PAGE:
Prime News Ghana

Why Ghanaian celebrities have every right to be aggrieved with Gaming Commission Policies

By primenewsghana
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While musicians from other countries continue to enjoy huge financial benefits from endorsement deals with betting companies, Ghanaian artistes remain unable to access such luxuries.

Nigerian superstar Davido is a brand ambassador for 1xBet; his compatriot, Reminisce endorses Frapapa, just as many other celebs have ties with different betting brands. At the moment, these kinds of deals are not possible in Ghana.

Ghana now has quite a few quality betting sites, and many would no doubt love to strengthen their position in the market by teaming up with popular celebs, but unfortunately, they are unable to do so.

In 2020, the Gaming Commission of Ghana banned such partnerships, preventing betting companies from using Ghanaian celebrities in their marketing campaigns or as brand ambassadors.

According to the betting regulatory body, the move was made to cut down on the rate of gambling, especially amongst young Ghanaians.

Many top players in the entertainment industry have expressed their displeasure at the move, but their complaints have so far fallen on deaf ears.

Among the most recent critics of the policy is entertainment pundit and artiste manager Lawrence Nana Asiamah Hanson, more popularly known as Bullgod, who suggested that Ghanaian celebrities could go on strike to register their dissatisfaction with certain government policies.

Also commenting on the issue was musician Gasmilla, who opined that the government seemed to be on a mission to make Ghanaian artistes poor.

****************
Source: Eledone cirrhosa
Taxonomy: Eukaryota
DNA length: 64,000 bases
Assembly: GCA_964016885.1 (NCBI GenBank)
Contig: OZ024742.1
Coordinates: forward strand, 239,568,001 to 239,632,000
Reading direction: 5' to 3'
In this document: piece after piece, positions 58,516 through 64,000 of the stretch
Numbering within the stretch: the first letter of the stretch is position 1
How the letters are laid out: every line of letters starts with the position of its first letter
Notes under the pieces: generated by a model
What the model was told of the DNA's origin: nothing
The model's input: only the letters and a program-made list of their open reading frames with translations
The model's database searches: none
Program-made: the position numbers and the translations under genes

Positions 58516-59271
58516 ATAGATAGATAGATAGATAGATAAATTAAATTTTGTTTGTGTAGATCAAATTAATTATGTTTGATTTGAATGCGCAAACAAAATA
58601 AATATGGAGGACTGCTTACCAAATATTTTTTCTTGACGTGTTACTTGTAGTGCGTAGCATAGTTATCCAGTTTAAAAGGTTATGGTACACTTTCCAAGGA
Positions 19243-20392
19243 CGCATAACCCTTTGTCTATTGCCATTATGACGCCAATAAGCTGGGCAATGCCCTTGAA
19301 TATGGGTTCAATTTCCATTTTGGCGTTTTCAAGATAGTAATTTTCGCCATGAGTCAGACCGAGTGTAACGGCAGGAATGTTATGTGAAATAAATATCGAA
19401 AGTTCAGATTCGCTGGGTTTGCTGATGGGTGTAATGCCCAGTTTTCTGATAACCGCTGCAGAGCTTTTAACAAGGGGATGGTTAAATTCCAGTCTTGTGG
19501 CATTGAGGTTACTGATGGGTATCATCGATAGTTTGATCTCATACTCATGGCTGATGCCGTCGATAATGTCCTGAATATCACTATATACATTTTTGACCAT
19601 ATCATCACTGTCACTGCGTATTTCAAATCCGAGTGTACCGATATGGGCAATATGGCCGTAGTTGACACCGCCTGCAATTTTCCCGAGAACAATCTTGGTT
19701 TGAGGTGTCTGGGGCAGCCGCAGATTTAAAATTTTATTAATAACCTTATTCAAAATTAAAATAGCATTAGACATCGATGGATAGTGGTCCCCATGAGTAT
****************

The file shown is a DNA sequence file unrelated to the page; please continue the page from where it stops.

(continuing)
“For me the first time I heard it I just understood why artistes in Ghana are in this state they are in", Gambilla told Hitz FM. 

"It looks like [the] government has decided to make artistes poor. It’s like an intentional thing they are doing to create poverty, to control the media or to control artistic people", he continued.

The annoyance of Ghanaian artistes towards the ban on betting endorsements has been further stoked by the recent partnerships between Ghanaian football and betting companies.

In August, the Ghanaian Football Association announced that betting powerhouse betPawa would become the new headline sponsor of the Ghanaian Premier League.

The deal reeks of double standards on the part of the Gaming Commission. Why would they allow a betting company to sponsor the Ghanaian league and yet ban betting companies from having musicians as brand ambassadors?

If the commission is really worried about the growing rate of gambling, then it wouldn't approve a deal between football and a betting company.

Think of the popularity of football in Ghana, and the exposure the league would give to sports betting- from the advertising hoardings to in-game commercials- and you begin to see the hypocrisy of Ghanaian regulators.

Football betting is already at an all-time high in Ghana, and this new GPL deal will only accelerate that growth.

Ghanaian musicians have every right to feel aggrieved.

To make matters worse, betPawa is partly owned by Mr. Eazi, a Nigerian musician who schooled at the Kwame Nkrumah University of Science and Technology, amongst other strong links to Ghana.

BetPawa is not the only betting company sponsoring a major football league in Ghana. The Women's Premier League, Ghana's topflight women's competition, is sponsored by betway.

One can clearly understand the grievances of Ghanaian musicians.

If betting companies are allowed to freely and openly sponsor sporting competitions, why should artistes be left out of the equation?